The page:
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     Volume 8 Issue 71 | May 29, 2009 |


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Achievement

An Authentic Performance of
Samurai Tradition

Ershad Kamol
Photos: Zahedul I Khan

Scenes from Aksho Bosta Chaal.

The last 38 years after independence has seen significant development in Bangladeshi theatre. Though professionalism is still a rarity so far, the diversity of the urban theatre practice in Bangladesh has already drawn the attention of the world. Foreign delegates of the International Theatre Institute (ITI) several times have glorified Bangladeshi theatre.

Last year is significant for our theatre for two reasons: Theatre personality Ramendu Majumdar became the President of ITI Worldwide Committee and a Bangladeshi theatre production has received an international award.

Aksho Bosta Chaal, a joint production by Bangladesh Shilpakala Academy, Embassy of Japan, The Japan Foundation and Japan Bangladesh Chamber of Commerce and Industry, has won the 16th Uchimura Prize 2008. In fact, this is for the first time in the history of our theatre that a Bangladeshi production has won an internationally recognised award competing with four other western countries such as France, USA, Finland and Sweden.

The International Theatre Institute in collaboration with its Japanese Centre, awards the annual Uchimura Prize, introduced in 1992 as homage to Japanese playwright Naoya Uchimura, a former president of the Japanese Centre. The Prize, worth 3000 euros, is endowed by the Uchimura family and rewards a work or activity bearing a relationship to Japanese theatre.

The Award giving ceremony was organised by Bangladesh Centre of ITI on May 23 at the National Theatre Stage of Bangladesh Shilpakala Academy. As the chief guest of the programme Information and Cultural Affairs Minister Abul Kalam Azad handed over the prize.

Chaired by ITI President Ramendu Majumdar, Japanese Ambassador Masayuki Inoue, Shilapakala Academy DG Kamal Lohani and General Secretary of Bangladesh Centre of ITI Nasiruddin Yousuff delivered speeches.

Aksho Bosta Chaal is the output of a 10-day workshop on Samurai style conducted by Japanese instructor Shinji Kimura, in which talented young actors from different troupes of Dhaka performed.

Set against the backdrop of the transitional period of 'Shogunate era' to 'Meiji' resurrection, Aksho Bosta Chaal features a chaotic scenario of the post 'Boshin War' (1868-69) when the legendary Japanese warriors, popularly known as Samurai, had to constantly struggle to be financially solvent. As a result, like many other Japanese domains, people of Nagaoka became corrupt.

The protagonist of the play, Kobayashi Torasaburo, the chief counselor of Nagaoka, instead of distributing 100 sacks of rice to the poor Samurai, decides to establish a school. His logic was that the Samurai could not get rid of poverty with the small amount of rice, but if a school is established it would solve their crisis in the long run.

In fact, the play deals with a noble theme: Education can make human beings enlightened. And only the enlightened human beings can keep alive a dream even under the harshest of circumstances. Professor Abdus Selim has translated Aksho Bosta Chaal from the English version of a Japanese written by Yuzo Yamamoto. Golam Sarwar is the director of Aaksho Bosta Chaal.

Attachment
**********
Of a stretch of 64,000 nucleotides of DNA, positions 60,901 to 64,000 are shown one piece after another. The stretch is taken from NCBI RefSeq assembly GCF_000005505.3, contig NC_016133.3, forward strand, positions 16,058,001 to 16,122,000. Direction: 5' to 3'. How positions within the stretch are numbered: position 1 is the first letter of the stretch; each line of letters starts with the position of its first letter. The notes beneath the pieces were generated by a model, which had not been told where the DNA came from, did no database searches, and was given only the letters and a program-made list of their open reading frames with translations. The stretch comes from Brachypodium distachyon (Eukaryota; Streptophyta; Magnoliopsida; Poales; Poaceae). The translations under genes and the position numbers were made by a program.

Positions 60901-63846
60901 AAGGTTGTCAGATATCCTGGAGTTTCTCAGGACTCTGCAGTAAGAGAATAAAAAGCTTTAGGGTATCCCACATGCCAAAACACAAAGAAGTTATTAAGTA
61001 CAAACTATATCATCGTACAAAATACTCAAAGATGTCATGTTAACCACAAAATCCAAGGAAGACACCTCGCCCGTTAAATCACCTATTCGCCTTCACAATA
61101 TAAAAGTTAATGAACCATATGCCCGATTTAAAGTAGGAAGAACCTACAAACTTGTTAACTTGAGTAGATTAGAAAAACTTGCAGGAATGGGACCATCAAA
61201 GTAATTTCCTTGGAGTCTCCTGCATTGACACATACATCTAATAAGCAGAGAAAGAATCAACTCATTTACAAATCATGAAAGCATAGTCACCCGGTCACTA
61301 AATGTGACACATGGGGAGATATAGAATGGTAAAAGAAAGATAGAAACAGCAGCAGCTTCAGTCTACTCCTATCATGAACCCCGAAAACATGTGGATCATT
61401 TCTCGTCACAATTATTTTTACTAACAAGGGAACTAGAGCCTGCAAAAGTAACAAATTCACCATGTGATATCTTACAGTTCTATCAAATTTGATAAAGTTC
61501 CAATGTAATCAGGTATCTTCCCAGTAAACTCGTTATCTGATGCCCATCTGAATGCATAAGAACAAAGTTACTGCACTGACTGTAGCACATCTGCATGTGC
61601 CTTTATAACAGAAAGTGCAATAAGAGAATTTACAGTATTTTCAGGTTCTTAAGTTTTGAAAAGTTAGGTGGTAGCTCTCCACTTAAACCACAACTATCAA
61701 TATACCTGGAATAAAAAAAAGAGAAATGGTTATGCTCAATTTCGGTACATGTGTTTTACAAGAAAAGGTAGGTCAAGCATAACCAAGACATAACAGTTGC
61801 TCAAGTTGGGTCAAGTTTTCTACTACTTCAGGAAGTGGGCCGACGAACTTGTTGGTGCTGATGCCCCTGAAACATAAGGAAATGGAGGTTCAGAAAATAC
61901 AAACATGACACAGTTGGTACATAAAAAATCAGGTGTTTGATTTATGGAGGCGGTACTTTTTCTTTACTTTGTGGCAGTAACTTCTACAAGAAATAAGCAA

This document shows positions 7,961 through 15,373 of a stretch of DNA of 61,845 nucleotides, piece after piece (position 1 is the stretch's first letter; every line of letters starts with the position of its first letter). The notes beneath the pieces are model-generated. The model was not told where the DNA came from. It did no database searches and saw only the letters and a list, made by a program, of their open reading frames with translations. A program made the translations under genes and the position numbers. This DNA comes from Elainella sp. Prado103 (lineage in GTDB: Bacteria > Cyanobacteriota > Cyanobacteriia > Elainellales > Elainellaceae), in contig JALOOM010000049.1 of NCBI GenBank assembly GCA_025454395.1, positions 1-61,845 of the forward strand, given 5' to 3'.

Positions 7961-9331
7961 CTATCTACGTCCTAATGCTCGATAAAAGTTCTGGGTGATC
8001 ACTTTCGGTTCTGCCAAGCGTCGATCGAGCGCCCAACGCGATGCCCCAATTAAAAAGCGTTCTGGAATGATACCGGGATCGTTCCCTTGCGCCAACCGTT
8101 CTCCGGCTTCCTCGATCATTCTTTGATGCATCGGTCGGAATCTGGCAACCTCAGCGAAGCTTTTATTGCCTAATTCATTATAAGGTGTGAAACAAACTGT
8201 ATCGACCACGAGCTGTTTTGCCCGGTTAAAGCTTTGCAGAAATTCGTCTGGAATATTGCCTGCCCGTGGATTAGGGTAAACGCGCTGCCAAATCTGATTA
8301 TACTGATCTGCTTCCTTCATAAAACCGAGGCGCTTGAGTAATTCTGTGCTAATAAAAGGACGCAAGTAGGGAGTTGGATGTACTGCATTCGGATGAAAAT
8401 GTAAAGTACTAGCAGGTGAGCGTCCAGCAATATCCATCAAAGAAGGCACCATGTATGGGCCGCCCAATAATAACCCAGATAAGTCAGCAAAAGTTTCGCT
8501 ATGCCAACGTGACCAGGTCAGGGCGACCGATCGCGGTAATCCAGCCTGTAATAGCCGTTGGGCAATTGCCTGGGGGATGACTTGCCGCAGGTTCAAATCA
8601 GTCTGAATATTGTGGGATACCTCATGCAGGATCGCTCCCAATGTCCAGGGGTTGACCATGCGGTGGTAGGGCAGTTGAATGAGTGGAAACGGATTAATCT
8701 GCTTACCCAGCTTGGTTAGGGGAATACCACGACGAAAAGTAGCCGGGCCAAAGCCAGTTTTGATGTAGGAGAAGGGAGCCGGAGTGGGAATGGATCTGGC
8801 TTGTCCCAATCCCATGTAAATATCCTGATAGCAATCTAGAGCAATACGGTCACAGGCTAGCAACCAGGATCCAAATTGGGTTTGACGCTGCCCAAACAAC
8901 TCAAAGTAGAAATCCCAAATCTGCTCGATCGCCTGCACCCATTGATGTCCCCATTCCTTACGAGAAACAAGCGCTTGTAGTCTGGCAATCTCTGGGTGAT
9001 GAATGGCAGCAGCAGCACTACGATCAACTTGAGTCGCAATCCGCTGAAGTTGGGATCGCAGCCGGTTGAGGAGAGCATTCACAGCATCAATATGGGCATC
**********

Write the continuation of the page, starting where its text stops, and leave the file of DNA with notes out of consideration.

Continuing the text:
"We are really proud of the achievement", says Sarwar expressing his reaction to The Star, "The teamwork is our strength."

"After the ten-day workshop conducted by Shinji Kimura, I personally approached the Japanese Embassy to help us produce a play so that the participants can apply the Samurai technique in a theatre performance. They agreed with the proposal", tells Sarwar on the genesis of the theatre production.

Eminent personalities at the award giving ceremony.

In fact, the Samurai technique has been followed in each and every aspect of the production: Directorial composition, acting, costume, make-up, set and light design. "Japanese Embassy again helped us during the final stage of the production by inviting Shinji Kimura for a few days for our technical assistance. It's to be mentioned that Kimura also directed the play for his troupe Suwaraji Gekien in Tokyo. Watching our technical show he became very happy", Sarwar adds.

Faiz Zahir and Junaid Eusuf are the set designers of the play. Thandu Raihan is the light designer and Ahsan Reza Khan Tushar is the music composer.

Set designer Junaid Eusuf, who also plays a major character in the play, says, "Our intention was to design a realistic set keeping the 1870s Japan on mind. And Kimura helped me a lot to overcome the hurdles to perform in a Japanese character."

The Japanese Embassy to Bangladesh hopes to continue such supporting role in the theatre sector. Japanese Ambassador Masayuki Inoue says to The Star, "I'm really impressed by the production performed by Bangladeshi actors. We want to continue such initiatives in Bangladesh by organising training conducted by the Japanese experts for the Bangladeshi theatre practitioners."

In fact, the achievement of winning the Uzimura Prize will encourage the theatre practitioners in Bangladesh to produce more quality theatre performances to keep the momentum going.

 

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